Red Bulls complex is latest major project for Gensler, in N.J. and beyond

Given the forested, semi-rural appearance of the tract where a massive sports complex is being envisioned by Gensler, it’s hard to avoid the “if you build it, they will come” reference.

But it’s too fitting for what that global architecture, design and planning firm is hoping to achieve. It wants to draw athletes from around the region to the nondescript former Honeywell headquarters in Morris Plains.

It’s planning on housing not just the New York Red Bulls Major League Soccer team at the new training complex it’s building, but also aspiring athletes from a wide geographical region that participate in the soccer organization’s youth development programs.

The team, which plays home games not too far away, at Harrison’s Red Bull Arena, went through a Request for Proposal process to bring its own soccer professionals as well as professional hopefuls that it trains through an academy system under one roof.

Jonathan Emmett, principal and design director at Gensler, said the firm was chosen to guide architectural and design planning for the facility for its valued experience internationally with sports arenas and training facilities. The announcement that it would be leading design of the training complex was made earlier this month.

Gensler’s N.J. projects

Here are other projects Gensler, with an office in Morristown, officially has in the works in the Garden State:

  • 1888 Studios, Bayonne: A vacant property near the Bayonne Bridge is being transformed into the state’s largest film and television studio. The site consists of 17 buildings.
  • CSG Law headquarters, Roseland: Chiesa Shahinian & Giantomasi P.C. is wrapping up a move from a longtime West Orange base to a new four-story headquarters.
  • Gateway, Newark: The $60 million redevelopment project had a debut last year of its grand entryway that will connect the Gateway complex to Newark Penn Station.
  • M Station at Morristown: Morristown’s transformative commercial project replaces a suburban strip mall and surface parking lot with a new mixed-use development.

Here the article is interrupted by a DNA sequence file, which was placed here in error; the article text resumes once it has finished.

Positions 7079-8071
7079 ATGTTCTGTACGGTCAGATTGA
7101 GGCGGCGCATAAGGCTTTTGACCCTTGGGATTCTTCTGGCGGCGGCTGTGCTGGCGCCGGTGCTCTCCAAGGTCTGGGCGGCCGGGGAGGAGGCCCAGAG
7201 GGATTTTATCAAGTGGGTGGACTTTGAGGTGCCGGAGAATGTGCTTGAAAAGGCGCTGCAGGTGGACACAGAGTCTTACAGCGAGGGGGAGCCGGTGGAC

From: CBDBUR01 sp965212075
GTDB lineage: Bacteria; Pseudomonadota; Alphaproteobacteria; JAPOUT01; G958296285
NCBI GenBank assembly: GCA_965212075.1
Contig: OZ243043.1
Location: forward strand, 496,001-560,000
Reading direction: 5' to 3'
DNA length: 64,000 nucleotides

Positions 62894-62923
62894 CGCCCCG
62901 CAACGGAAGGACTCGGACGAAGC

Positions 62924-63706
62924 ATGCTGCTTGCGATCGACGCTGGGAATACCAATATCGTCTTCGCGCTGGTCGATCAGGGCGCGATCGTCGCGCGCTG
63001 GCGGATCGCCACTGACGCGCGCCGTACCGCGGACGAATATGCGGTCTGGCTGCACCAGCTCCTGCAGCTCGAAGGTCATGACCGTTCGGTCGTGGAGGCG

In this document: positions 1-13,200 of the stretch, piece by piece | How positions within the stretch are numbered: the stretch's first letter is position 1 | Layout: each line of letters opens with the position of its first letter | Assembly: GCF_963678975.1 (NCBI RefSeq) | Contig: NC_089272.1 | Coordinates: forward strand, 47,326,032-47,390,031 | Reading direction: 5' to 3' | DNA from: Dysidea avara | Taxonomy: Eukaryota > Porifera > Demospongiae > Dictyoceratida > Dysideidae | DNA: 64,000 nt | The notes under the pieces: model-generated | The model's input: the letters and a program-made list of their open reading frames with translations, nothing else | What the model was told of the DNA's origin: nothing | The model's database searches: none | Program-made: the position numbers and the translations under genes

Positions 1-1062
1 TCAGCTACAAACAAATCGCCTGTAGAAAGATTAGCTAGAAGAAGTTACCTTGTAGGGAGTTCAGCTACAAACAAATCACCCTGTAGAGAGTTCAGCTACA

• Organon Headquarters, Jersey City: Organon, a women’s health company that was spun off of Merck & Co., is bringing its workforce to a new home in a Jersey City high-rise.
  • Valley Bank headquarters, Morristown: One of the biggest names in community banking in the state is moving its headquarters from Wayne to a new built-to-suit workplace in Morristown’s downtown district.

Among the firm’s past projects are Lincoln Financial Field, home of the Philadelphia Eagles, and Arena, home of the Los Angeles Lakers and the Clippers. It also led efforts in designing two of the more recent Major League Soccer venues, built in Toronto and Los Angeles.

This is the first complex of its sort to be built in New Jersey. The site Gensler worked on selecting for it was the 465,000-square-foot former headquarters of Honeywell, which the Fortune 100 company sold in 2021 to move to a new headquarters in North Carolina.

While Emmett speaks of the rural charm of the site, he acknowledges it’s also nestled into a residential community.

“And that’s why we’re making sure this doesn’t feel like a walled-off environment,” he said. “The landscaping will maintain existing trails around the perimeter of the site, which will be open for local residents to use, as well as players and families using the site for its intended purpose. … We also wanted natural light, natural ventilation and spaces with great views of the beautiful, pastoral setting.”

Gensler plans on breaking ground on the site’s construction later this year. The first phase of the project will come online in 2025.

Emmett said the phased approach to the build-out made sense for the campus-like quality of the complex, which will have separated training buildings and eight soccer fields.

Due to the fact that so many athletes are meant to use the training center across different programs, including summer camps, the scale of the project is greater than most professional soccer team facilities, Emmett said.

“The underriding philosophy here is creating an environment where a young player in the soccer system will aspire to rise up through the academy’s ranks,” he said. “Having that close physical proximity to the professional team is very intentional in terms of creating that aspirational model.”

Emmett, who grew up in England, is thrilled about his team being entrusted with this vision.

On a personal level, there’s few opportunities more gratifying.

“I grew up playing soccer and later coaching youth soccer,” he said. “There’s a great deal of personal fulfillment in a project like this one — for sure.”